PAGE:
This week, we’re going to learn Princeton University’s formula for success, which you can use to nurture your alumni to become lifelong donors.
“Princeton is the best fundraising university in the world. How do we know? Because Princeton gets gifts to their annual fund from 63% of their alumni! The average in the USA is 13%.”
Fundraising Guru, Tom Ahern, asked them at Princeton, “What’s your magic? What are you guys doing?” They said, “We start right at the beginning. Every freshman, every incoming class is introduced to an idea that they invented in the 1930’s. They call it the ‘Given University.’
They tell their freshman, look around, 60% of the freshman in this room are here thanks to scholarships given by people who are mostly alums, who were philanthropic. Look around this beautiful campus, these amazing facilities, it’s all philanthropy. The teachers you’re going to encounter, the best of the best, it’s all philanthropy.”
How can we apply the Princeton magic in fundraising for our mosdos Torah?
First, we should look to share this idea with our students at each and every significant milestone. There may be some resistance among some of our readers to do this. Some fear mixing in fundraising too early on in their student relationships. So let’s clarify what we are trying to do here.
Asking for funds can happen whenever you decide. What we are sharing here is the mindset of sharing with your students early on, that all they’re experiencing or receiving is because of philanthropy. And often through people who came before them and wanted to give back.
If you’re welcoming a new class into your yeshiva, or you’re a kiruv organization running an Israel trip, or when learning with young professionals, or on campus doing events with students, or giving a class in your center, you can say at a significant moment something like…
“It’s only through the generosity of the participants who came before you, who were inspired by what we do and cared enough to ‘pay it forward’ that you guys could be here today.” Or,
“It’s only through the generosity of philanthropists who value Jewish education, who were inspired by what we do and cared enough to invest in us, that you guys could be here today.”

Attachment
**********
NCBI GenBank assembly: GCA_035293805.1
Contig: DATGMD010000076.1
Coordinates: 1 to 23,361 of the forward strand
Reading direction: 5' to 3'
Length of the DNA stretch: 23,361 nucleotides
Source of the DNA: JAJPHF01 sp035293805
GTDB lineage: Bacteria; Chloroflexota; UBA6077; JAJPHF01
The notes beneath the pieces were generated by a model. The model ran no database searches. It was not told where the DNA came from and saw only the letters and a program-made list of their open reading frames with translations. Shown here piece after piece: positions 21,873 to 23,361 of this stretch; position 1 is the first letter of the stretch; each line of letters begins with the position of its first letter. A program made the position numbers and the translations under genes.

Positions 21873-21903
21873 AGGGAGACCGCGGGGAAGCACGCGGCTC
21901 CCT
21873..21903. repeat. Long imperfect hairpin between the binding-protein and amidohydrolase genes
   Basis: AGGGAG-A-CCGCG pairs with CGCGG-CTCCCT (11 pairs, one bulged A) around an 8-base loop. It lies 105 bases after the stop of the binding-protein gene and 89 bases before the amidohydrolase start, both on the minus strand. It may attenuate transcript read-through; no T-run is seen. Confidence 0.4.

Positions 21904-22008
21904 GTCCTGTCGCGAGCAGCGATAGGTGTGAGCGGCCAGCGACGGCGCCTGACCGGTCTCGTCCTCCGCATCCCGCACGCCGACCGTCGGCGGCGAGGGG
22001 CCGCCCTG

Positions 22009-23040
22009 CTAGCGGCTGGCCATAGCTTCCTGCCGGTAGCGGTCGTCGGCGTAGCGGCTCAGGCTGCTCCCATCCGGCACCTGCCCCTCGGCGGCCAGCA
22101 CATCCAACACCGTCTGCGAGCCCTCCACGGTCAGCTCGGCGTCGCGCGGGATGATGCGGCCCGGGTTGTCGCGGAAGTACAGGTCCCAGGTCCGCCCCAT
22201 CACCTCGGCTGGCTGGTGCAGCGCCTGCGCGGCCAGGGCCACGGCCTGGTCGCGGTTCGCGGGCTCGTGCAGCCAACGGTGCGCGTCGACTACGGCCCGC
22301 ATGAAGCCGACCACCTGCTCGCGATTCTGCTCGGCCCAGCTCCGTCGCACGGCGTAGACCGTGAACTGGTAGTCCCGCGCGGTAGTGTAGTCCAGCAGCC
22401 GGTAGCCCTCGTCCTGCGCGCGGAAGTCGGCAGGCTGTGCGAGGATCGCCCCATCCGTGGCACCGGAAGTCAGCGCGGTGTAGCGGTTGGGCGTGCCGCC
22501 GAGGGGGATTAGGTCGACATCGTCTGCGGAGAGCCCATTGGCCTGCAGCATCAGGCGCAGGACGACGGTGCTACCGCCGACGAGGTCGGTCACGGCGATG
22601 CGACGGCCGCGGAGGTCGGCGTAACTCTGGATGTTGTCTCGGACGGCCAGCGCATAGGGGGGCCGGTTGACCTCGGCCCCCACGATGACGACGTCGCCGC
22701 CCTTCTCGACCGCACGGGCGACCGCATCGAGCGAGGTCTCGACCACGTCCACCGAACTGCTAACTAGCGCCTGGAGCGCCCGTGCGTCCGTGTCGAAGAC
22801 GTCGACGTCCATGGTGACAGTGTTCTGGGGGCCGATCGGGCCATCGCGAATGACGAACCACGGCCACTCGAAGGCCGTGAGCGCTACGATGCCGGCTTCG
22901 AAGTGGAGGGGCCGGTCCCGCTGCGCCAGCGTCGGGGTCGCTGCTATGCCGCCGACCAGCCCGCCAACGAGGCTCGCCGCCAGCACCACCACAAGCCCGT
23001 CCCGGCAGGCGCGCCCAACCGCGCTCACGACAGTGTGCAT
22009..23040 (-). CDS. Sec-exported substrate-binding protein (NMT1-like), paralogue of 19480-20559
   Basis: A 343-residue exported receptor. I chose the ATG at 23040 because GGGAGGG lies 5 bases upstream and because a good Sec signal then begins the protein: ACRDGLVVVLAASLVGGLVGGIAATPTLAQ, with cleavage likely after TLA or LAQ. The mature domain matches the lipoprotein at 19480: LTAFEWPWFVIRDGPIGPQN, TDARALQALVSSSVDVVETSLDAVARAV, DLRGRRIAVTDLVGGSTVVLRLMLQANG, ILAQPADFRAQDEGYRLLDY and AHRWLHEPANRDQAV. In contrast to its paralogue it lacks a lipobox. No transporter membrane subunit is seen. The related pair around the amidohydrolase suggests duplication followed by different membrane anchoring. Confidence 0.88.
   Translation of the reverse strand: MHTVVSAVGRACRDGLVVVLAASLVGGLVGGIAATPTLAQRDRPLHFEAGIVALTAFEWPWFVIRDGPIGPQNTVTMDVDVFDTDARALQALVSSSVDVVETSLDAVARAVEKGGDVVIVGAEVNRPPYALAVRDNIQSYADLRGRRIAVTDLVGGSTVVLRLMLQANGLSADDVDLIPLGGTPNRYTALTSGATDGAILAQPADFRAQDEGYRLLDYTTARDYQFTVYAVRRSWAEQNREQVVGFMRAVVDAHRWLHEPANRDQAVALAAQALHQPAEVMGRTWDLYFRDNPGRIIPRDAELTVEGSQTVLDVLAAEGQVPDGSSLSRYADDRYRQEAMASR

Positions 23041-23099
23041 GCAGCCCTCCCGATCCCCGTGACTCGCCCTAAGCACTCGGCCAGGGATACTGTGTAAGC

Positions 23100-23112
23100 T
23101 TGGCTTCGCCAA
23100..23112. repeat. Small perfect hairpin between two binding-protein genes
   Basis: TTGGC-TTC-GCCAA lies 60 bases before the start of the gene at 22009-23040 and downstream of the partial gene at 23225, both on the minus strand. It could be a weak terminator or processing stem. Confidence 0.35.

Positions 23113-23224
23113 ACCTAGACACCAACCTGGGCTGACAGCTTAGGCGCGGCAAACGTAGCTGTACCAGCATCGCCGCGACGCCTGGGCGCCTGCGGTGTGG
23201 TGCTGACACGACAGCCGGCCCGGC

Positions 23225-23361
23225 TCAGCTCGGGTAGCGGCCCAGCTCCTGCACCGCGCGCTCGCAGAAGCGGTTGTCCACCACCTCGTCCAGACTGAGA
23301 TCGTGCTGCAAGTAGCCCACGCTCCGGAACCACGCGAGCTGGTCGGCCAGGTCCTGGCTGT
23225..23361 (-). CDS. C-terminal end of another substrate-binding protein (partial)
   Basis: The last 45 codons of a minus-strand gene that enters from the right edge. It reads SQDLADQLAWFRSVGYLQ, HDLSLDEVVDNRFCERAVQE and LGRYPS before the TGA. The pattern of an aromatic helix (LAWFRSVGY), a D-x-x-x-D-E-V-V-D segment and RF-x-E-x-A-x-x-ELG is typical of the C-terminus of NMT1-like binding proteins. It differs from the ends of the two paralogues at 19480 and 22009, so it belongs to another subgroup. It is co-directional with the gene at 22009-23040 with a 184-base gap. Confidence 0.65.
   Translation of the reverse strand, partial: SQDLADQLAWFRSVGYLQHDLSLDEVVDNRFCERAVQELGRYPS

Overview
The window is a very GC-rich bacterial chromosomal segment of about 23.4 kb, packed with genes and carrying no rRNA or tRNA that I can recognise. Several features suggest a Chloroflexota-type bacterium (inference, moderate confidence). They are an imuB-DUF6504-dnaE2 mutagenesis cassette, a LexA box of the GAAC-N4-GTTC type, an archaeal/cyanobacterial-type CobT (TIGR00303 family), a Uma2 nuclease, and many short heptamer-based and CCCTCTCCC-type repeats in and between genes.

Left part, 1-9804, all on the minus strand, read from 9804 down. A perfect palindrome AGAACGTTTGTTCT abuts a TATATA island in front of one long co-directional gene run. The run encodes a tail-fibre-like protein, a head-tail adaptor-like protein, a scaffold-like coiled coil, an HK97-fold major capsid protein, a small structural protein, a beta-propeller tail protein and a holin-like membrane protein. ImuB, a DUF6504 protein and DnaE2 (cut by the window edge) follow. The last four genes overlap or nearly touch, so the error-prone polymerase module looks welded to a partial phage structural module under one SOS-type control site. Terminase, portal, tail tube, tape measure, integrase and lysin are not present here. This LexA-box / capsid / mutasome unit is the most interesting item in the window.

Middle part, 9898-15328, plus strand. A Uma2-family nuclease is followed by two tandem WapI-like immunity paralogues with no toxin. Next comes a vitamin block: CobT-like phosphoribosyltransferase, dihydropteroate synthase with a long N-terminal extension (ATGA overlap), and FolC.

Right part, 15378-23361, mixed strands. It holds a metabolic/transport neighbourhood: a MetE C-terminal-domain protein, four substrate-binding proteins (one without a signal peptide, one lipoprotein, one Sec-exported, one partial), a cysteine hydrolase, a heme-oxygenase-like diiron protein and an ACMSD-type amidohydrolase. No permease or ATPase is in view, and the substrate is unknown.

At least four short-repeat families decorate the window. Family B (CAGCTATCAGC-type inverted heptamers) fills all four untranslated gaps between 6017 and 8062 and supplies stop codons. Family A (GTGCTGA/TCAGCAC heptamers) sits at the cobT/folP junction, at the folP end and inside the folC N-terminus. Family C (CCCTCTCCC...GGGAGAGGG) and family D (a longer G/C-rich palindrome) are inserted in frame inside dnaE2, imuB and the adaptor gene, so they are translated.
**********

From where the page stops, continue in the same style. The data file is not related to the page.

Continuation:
The key is to mention that ‘you’ the participants are here ‘because’ of the generosity of others ‘like you’ who value so much what they gained and want others to benefit as they did. And you should repeat it at each milestone in your students’ relationship with you and your organization.
If you want to use this idea when asking for a donation you could say, for example: “Because of the generosity of those who came on this trip in the past/or who saw the value of investing in amazing people such as yourself, have made it possible for you to be a part of this trip. Would you consider paying it forward and sponsoring a student to come on this winter trip who would otherwise not have been able to come?’
When and how will you share this idea with your students or participants?
Contact me below for feedback, questions and successes. I read all your emails.
B’hatzlacha raba raba!
P.S Not sure how to effectively up your efforts and increase what your currently raising? You might want to consider my private coaching program. There are two seats currently available. Be in touch to see if this could be a good fit for you (or someone you know).
Avraham Lewis guides great people, with amazing projects, to change their current reality and up their fundraising game, through effective mindsets, strategies and techniques that will raise you more funds. Contact him at email@example.com
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